For each virtual forum, participants will be able to register at https://www.greenwoodsearch.com/maryland-forum-info-page to provide live public comment and thoughts on the following:
• What characteristics and qualifications should the next Superintendent have?
Up to 30 speakers are invited to speak for up to three minutes at each forum. Registration will open one week prior to each virtual forum date and close at noon on the last business day preceding the date of each virtual forum on a first-come, first-served basis. Registration is now open for the Jan. 5 forum; it will close on Jan. 4 at noon. Registered participants will receive an email confirming their registration, along with the Zoom link, passcode to join the meeting, and a copy of these guidelines and procedures. Questions or comments should also be sent to email@example.com.
Upon registration, participants will also be provided with a number indicating the order in which they will be called upon to speak. A representative from Greenwood/Asher will explain the meeting procedures and call on speakers in order of their registration and monitor time. Time will be monitored by the Greenwood/Asher team through the use of a timer.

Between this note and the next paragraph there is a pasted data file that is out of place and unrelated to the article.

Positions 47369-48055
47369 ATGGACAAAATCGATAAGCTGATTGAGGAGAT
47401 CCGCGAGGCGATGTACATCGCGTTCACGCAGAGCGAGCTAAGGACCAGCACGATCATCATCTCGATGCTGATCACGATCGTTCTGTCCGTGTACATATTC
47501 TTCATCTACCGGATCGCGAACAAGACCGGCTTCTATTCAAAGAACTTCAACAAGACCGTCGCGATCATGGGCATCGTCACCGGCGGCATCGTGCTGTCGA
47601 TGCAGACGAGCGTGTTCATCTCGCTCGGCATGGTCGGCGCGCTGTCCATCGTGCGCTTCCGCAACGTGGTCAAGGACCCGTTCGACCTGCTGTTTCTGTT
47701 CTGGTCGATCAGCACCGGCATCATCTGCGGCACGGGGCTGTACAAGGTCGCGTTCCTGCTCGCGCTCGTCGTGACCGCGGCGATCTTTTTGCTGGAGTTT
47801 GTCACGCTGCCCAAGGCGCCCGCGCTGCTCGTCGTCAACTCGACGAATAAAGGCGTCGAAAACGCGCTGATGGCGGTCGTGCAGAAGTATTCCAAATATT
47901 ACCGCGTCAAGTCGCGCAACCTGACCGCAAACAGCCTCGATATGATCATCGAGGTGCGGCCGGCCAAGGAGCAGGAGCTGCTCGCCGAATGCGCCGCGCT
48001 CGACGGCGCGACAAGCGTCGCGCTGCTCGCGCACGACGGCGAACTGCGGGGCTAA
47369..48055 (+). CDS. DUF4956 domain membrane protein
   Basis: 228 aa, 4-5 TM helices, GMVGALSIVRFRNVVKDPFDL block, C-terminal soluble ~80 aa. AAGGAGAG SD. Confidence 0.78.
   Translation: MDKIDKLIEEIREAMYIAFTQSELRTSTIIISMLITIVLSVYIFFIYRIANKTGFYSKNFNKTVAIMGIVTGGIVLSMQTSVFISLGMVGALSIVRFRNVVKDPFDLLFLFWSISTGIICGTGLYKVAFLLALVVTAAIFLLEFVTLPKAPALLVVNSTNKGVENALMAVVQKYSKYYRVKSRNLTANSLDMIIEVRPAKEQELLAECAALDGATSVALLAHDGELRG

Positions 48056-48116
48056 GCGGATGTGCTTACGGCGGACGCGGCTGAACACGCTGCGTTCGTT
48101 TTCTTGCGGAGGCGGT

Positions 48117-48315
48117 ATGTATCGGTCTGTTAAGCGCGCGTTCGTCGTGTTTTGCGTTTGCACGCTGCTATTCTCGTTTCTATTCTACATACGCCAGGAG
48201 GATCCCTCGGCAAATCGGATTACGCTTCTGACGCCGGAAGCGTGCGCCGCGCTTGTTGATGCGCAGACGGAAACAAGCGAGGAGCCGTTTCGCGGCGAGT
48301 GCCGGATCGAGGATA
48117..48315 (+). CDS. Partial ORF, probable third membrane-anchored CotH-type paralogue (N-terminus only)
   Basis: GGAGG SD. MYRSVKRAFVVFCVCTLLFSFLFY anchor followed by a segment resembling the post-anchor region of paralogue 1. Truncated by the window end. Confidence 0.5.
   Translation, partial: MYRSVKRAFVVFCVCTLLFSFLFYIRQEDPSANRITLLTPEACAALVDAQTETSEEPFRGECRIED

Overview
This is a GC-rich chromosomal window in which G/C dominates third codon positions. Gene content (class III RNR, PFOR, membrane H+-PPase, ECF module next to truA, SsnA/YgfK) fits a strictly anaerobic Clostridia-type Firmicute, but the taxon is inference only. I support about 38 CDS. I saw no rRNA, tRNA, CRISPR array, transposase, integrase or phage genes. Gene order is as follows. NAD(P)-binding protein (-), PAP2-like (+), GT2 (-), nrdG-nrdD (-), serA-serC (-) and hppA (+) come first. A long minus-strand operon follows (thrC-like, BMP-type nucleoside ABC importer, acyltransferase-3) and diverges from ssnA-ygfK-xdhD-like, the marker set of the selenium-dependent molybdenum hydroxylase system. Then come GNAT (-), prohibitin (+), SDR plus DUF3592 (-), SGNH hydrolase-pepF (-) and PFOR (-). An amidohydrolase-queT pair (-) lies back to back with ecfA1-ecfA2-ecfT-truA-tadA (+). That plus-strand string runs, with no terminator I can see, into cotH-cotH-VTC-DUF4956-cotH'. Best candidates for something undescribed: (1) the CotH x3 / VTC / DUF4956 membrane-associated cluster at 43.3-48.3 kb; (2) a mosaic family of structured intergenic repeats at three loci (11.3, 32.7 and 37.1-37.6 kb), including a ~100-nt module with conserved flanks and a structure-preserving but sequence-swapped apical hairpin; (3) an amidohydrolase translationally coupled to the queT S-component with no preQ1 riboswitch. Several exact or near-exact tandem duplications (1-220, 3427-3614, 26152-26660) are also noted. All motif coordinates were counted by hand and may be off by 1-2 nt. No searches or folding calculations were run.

• What are the challenges and opportunities the next Superintendent will face?
• What distinguishes the Maryland Public School System?
• What must the next Superintendent accomplish over the next one to three years in order to be viewed as a success?
• Additional comments/concerns related to the search for the next Superintendent.